On the homogenous back end cluster side there are several different
approaches, each with tradeoffs in hardware expense, code complexity,
etc.  You can go for SGI-style CC:NUMA clusters with fully virtually VM
and CPU resources such that processes and VM blocks freely migrate about
the cluster according to your load distribution algorithms.  Without
significant support from your system vendor and an experienced
development team this can be expensive and difficult to get right, but
works beautifully when it does.

You could go a bit lighter and leave the data stationary and migrate the
process pools (cf Mosix) about and live with the MPI overhead for the
cases where data is remote or processes need to coordinate.  This could
be attractive depending on your working set size and the semantics of
your shared/common working set size and transaction rate (ie remote
invalidations).  This could be wonderful or a huge pain as well,
depending on how you handle flash crowds.

There are quite a few other cluster models, but that's enough to get
thinking with.

But the key point is that these are not the decisions to be made now.
What's the best design for a car?  One that does what you need.
Ferraris are great at going fast and driving your insurance bills thru
the roof.  If that's what you need, get one.  They don't do so well at
carrying the weekly shopping back from the grocery store in rush hour
traffic, or a load of lumber and tools for building a deck behind your
house while somehow also managing to pay for the kid's school bills.  If
that's what you need then something not-Ferarri is advised.  A Ferrari
is probably also not advised if you live in a high crime area, or have
almost no paved roads...

Figure out your requirements.

Figure out what you're doing first, then design to satisfy those
requirements.  Architecture is almost entirely a question of context.  A
decent way to approach that is to start out by list system behaviours.

  The system must....<something>

Segment that list into three sets:

  1) The project is dead if it doesn't do...

  2) The project is devalued if it doesn't do...(and define the impact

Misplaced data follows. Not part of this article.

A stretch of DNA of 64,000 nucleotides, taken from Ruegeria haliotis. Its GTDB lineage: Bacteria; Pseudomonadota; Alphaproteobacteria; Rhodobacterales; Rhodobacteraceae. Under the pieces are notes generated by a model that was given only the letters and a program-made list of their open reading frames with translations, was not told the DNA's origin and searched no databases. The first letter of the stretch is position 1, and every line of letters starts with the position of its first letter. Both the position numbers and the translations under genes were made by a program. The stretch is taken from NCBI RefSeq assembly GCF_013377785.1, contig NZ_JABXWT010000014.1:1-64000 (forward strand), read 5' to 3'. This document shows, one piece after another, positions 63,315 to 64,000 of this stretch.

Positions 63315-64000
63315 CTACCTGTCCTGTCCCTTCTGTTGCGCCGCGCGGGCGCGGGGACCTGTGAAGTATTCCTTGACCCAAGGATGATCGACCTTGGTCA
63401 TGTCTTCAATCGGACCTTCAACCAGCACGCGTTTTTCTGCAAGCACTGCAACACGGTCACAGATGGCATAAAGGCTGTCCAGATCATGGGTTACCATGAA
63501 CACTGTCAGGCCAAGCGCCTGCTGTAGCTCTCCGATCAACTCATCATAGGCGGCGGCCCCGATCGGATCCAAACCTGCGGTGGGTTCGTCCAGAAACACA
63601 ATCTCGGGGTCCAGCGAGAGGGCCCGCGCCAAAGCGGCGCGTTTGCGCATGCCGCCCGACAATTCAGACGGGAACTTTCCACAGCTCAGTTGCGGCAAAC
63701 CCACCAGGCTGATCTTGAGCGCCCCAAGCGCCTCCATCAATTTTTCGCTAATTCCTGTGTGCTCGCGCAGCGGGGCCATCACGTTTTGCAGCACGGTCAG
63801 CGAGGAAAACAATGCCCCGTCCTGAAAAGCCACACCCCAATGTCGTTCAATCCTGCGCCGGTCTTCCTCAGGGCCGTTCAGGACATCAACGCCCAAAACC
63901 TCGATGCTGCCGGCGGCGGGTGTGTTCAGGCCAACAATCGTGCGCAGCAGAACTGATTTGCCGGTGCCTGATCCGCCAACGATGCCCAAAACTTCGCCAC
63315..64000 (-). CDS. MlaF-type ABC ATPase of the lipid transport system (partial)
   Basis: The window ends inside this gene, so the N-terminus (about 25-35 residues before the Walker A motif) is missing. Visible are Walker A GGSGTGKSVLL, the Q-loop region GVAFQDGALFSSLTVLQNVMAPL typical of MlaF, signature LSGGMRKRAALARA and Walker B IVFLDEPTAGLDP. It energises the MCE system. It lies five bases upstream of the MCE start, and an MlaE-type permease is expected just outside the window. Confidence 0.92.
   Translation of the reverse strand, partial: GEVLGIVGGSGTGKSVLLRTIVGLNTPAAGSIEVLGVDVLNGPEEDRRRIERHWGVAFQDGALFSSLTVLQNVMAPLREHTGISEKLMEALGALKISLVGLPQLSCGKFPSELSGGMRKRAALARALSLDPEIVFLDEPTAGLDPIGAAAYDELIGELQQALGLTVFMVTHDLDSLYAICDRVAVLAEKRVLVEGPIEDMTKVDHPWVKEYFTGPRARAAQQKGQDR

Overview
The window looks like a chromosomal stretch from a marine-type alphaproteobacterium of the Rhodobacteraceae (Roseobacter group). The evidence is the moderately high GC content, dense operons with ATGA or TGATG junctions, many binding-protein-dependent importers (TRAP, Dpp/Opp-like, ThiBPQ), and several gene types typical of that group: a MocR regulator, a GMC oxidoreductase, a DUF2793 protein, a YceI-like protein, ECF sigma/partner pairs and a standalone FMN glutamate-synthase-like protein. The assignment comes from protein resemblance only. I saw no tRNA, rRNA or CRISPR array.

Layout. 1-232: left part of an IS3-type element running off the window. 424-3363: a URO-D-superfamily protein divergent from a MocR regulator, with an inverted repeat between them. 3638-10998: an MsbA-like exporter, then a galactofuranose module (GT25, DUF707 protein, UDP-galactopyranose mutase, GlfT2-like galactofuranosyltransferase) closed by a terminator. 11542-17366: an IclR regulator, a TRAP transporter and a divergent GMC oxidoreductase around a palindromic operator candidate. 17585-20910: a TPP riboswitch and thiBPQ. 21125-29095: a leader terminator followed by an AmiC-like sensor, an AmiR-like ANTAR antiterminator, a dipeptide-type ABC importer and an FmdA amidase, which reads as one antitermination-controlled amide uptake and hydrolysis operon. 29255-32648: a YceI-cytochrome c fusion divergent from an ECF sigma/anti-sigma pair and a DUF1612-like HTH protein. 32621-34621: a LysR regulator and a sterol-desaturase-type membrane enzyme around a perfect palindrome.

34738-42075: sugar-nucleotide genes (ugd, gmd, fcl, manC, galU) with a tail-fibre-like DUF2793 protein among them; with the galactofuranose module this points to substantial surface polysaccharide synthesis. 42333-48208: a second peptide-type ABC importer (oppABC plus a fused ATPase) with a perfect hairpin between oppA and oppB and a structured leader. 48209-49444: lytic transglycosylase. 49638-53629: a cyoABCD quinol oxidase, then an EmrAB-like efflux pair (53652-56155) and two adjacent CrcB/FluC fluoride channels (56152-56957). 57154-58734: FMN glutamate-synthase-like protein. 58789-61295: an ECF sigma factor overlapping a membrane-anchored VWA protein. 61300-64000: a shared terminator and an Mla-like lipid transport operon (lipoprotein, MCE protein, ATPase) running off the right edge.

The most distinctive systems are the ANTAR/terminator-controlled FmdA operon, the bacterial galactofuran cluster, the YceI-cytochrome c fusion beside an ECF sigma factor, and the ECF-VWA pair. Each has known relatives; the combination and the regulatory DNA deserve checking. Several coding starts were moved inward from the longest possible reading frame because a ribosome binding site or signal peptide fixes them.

in detail)

  3) The project is improved if it does... (and define the scope and
  bounds of the improvement carefully).

Fight hard to have an empty list for #1.  It never will be empty (or you
don't have a job), but try and make it empty.

Now try and make #2 even emptier by pushing things into #3.

Repeat aggressively.

Figure out the absolute minimum architecture that can handle #1 (ie the
one that requires the fewest decisions, the fewest definitions, the
fewest control points, etc).

Work over it a few more times making it simpler.

Now go back and see what you can migrate from list #1 to list #2, and
then work back over your architecture again.

Repeat until it hurts and all your sentences defining the architecture
are very simple and contain as few adverbs and adjectives as possible.
Keep going until your paragraphs are as short and obvious as your
sentences.

Review that against your list in #2 and see if you can't make your
approach even cleaner by accomodating items from that list.  It sounds
counter-intuitive, but it usually works that way.  A frequent sign for
me for when I hit the sweet spot with a design is when my design
definition suddenly collapses both in volume and complexity while the
feature set rises dramatically.

Try and shove as much as you can from the #2 list into #3.

Repeat etc ad nauseum.

--
J C Lawrence
---------(*)                Satan, oscillate my metallic sonatas.
claw at kanga.nu               He lived as a devil, eh?
http://www.kanga.nu/~claw/  Evil is a name of a foeman, as I live.